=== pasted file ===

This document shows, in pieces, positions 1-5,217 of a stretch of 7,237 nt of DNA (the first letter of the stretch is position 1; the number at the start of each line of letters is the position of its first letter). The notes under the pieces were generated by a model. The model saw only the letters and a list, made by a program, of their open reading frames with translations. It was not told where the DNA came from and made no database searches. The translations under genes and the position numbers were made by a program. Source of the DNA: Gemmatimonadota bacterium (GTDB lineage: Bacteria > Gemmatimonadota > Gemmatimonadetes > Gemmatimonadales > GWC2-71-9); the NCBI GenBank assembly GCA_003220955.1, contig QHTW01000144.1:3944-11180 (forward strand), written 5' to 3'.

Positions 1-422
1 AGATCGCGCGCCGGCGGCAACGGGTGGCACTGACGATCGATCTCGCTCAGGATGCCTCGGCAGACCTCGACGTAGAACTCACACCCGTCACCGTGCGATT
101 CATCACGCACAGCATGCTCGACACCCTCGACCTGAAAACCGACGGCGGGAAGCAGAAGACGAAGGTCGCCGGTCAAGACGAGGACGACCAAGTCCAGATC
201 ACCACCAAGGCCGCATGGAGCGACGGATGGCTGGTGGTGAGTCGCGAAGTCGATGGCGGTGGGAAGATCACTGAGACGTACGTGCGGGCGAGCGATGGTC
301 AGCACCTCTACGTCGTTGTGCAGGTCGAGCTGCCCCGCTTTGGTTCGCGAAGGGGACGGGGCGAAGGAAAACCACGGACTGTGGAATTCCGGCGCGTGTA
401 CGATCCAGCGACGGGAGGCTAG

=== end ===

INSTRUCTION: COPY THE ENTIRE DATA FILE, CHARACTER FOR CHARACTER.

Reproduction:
This document shows, in pieces, positions 1-5,217 of a stretch of 7,237 nt of DNA (the first letter of the stretch is position 1; the number at the start of each line of letters is the position of its first letter). The notes under the pieces were generated by a model. The model saw only the letters and a list, made by a program, of their open reading frames with translations. It was not told where the DNA came from and made no database searches. The translations under genes and the position numbers were made by a program. Source of the DNA: Gemmatimonadota bacterium (GTDB lineage: Bacteria > Gemmatimonadota > Gemmatimonadetes > Gemmatimonadales > GWC2-71-9); the NCBI GenBank assembly GCA_003220955.1, contig QHTW01000144.1:3944-11180 (forward strand), written 5' to 3'.

Positions 1-422
1 AGATCGCGCGCCGGCGGCAACGGGTGGCACTGACGATCGATCTCGCTCAGGATGCCTCGGCAGACCTCGACGTAGAACTCACACCCGTCACCGTGCGATT
101 CATCACGCACAGCATGCTCGACACCCTCGACCTGAAAACCGACGGCGGGAAGCAGAAGACGAAGGTCGCCGGTCAAGACGAGGACGACCAAGTCCAGATC
201 ACCACCAAGGCCGCATGGAGCGACGGATGGCTGGTGGTGAGTCGCGAAGTCGATGGCGGTGGGAAGATCACTGAGACGTACGTGCGGGCGAGCGATGGTC
301 AGCACCTCTACGTCGTTGTGCAGGTCGAGCTGCCCCGCTTTGGTTCGCGAAGGGGACGGGGCGAAGGAAAACCACGGACTGTGGAATTCCGGCGCGTGTA
401 CGATCCAGCGACGGGAGGCTAG